San Francisco, California
London, United Kingdom
You are cordially invited to attend a presentation on the
The Environics Institute 2016 Survey of
Muslims in Canada
Keith Neuman, Ph.D. Executive Director of the Environics Institute
Anita Bromberg - Canadian Race Relations Foundation
Gwen Joy, Director of Grants and Evaluation - Inspirit Foundation
Mohamed Huque, President - Tessellate Institute
Muneeb Nasir, President - Olive Tree Foundation
Steve Zhou, Journalist
6:00pm - Registration | 6:30pm – Presentation, Responses and Q&A | 8:00pm – Closing
May 24, 2015 - 6:00pm - 8:00pm
481 University Ave, Suite 711, Toronto, ON M5G 2E9
Light refreshments will be served.
About the Environics Institute 2016 Survey Of Muslims In Canada
The survey reveals what it is like to be Muslim in Canada, and how this has changed over the past decade.
The results show that Muslims as a whole are embracing Canada’s diversity, democracy and freedoms, and feeling more positive about the country than a decade ago. This is despite continuing to experience discrimination due to religion and ethnicity, well above levels experienced by the Canadian population-at-large.
This survey is a follow-up to the first-ever national survey of the country’s Muslim population conducted by the Environics Institute in 2006. In both cases, a complementary survey of the non-Muslim population was also conducted to provide comparative measures of mainstream opinions about the Muslim community.
Key findings from the new survey include the following:
- The vast majority (83%) of Muslims feel very proud to be Canadian, and this sentiment has strengthened since 2006 (especially in Quebec). By comparison, 73 percent of non-Muslims feel similarly proud to be Canadian.
- Most (84%) believe Muslims in Canada are treated better than Muslims are treated in other western countries, and this view has strengthened since 2006 (when it was 77%). An increasing majority also believe that non-Muslim opinions of Islam are generally positive (54%) rather than negative (32%). Non-Muslim opinion is in fact more positive than negative, although no more so than 10 years ago.
- One-third (35%) of Muslims report having experienced discrimination or been treated unfairly in the past five years, primarily due to their religion or ethnicity, but also because of their language or sex. This incidence is unchanged from 2006, and is approximately 50 percent higher than for the Canadian population-at-large.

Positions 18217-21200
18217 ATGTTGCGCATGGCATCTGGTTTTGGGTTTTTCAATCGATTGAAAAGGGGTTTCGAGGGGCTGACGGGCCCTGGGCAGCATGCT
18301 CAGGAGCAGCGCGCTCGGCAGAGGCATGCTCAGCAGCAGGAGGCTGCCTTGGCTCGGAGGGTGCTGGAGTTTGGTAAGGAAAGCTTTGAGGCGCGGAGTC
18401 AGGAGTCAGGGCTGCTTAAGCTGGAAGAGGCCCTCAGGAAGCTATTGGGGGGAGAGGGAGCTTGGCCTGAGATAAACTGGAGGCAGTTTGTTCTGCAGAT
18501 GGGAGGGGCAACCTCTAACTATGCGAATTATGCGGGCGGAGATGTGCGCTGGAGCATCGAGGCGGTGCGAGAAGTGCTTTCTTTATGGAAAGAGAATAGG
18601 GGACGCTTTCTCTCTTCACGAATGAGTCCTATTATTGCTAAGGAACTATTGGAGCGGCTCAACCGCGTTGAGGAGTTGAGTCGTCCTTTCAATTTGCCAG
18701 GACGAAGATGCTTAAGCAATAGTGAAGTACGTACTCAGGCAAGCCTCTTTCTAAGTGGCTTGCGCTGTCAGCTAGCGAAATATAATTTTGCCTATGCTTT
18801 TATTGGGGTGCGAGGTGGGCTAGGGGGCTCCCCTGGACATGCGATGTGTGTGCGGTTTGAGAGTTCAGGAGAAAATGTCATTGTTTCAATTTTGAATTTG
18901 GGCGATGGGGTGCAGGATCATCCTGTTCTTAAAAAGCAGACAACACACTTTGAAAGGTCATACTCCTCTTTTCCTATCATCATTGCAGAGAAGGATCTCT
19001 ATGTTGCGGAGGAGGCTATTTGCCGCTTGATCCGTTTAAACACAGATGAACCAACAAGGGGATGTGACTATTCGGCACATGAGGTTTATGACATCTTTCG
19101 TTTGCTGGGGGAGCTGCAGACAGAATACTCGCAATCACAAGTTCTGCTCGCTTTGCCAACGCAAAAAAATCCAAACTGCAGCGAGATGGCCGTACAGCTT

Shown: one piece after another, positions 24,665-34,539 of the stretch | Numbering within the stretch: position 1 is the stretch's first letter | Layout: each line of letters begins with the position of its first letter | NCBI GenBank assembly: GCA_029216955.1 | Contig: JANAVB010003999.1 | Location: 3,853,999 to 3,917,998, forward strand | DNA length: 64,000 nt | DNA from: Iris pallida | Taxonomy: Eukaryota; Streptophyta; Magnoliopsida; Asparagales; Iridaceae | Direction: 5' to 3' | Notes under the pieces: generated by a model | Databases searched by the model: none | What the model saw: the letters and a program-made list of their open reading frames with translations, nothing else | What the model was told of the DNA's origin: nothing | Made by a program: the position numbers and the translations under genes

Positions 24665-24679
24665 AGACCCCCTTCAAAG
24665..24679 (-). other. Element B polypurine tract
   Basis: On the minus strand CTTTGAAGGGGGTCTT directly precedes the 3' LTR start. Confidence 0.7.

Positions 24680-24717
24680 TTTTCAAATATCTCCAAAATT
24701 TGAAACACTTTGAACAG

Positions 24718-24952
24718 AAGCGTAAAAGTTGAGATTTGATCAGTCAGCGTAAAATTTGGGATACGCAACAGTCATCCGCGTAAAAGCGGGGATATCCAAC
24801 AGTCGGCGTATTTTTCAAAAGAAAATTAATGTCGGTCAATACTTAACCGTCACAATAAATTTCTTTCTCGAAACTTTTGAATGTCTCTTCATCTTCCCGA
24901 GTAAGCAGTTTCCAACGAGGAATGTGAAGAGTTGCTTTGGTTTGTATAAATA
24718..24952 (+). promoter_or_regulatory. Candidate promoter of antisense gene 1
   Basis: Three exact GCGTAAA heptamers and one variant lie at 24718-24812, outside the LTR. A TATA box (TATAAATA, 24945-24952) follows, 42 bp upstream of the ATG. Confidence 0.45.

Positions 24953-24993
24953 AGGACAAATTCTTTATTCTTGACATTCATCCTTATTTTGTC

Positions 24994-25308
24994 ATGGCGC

- Nine in ten (90%) Muslims are optimistic the new federal government will lead to improved relations between Muslims and non-Muslims. At the same time, Muslims are more likely to believe the next generation of Muslims will face more discrimination and stereotyping than Muslims do today, and this view is most prevalent among Muslim youth.
The 2016 survey of Muslims in Canada was conducted by the Environics Institute for Survey Research, in partnership with the Tessellate Institute, the Canadian Race Relations Foundation, the Inspirit Foundation, the Olive Tree Foundation, and Calgary-based Think for Actions.
When & Where
Intercultural Dialogue Institute GTA
Intercultural Dialogue Institute is a non-profit organization whose purpose is to advance social cohesion through personal interaction by promoting respect and mutual understanding among people of all cultures and faiths through dialogue and partnership.
Intercultural Dialogue Institute aims to promote enduring interfaith and intercultural cooperation, tolerance and dialogue by sharing our differences and similarities in an effort to enhance civil society, to promote the development of human values, and to advance diversity and multiculturalism in the society. The Institute aims to eliminate or reduce false stereotypes, prejudices and unjustified fears through direct human communication. By this mission IDI aims to contribute to improvement of diversity, pluralism and multiculturalism throughout Canada.
IDI was formed in 2010 as a joint effort of several organizations and currently have 11 chapters* and regional offices in major cities of five Canadian provinces.
* GTA branch of IDI was established with the name Canadian Interfaith Dialogue Centre in 2004. Until July 2013 it had been known as Intercultultural Dialogue Institute (IDI) Toronto. In July 2013 it was re-branded as IDI GTA to represent the whole Greater Toronto Area.
Refund Policy: you can get a full refund if you cancel at least 72 hours before the event. If you cancel within 24 to 72 hours before the event, the refund amount is 50% of the ticket price. No refund will be issued for cancellations within 24 hours before the event or anytime after the event.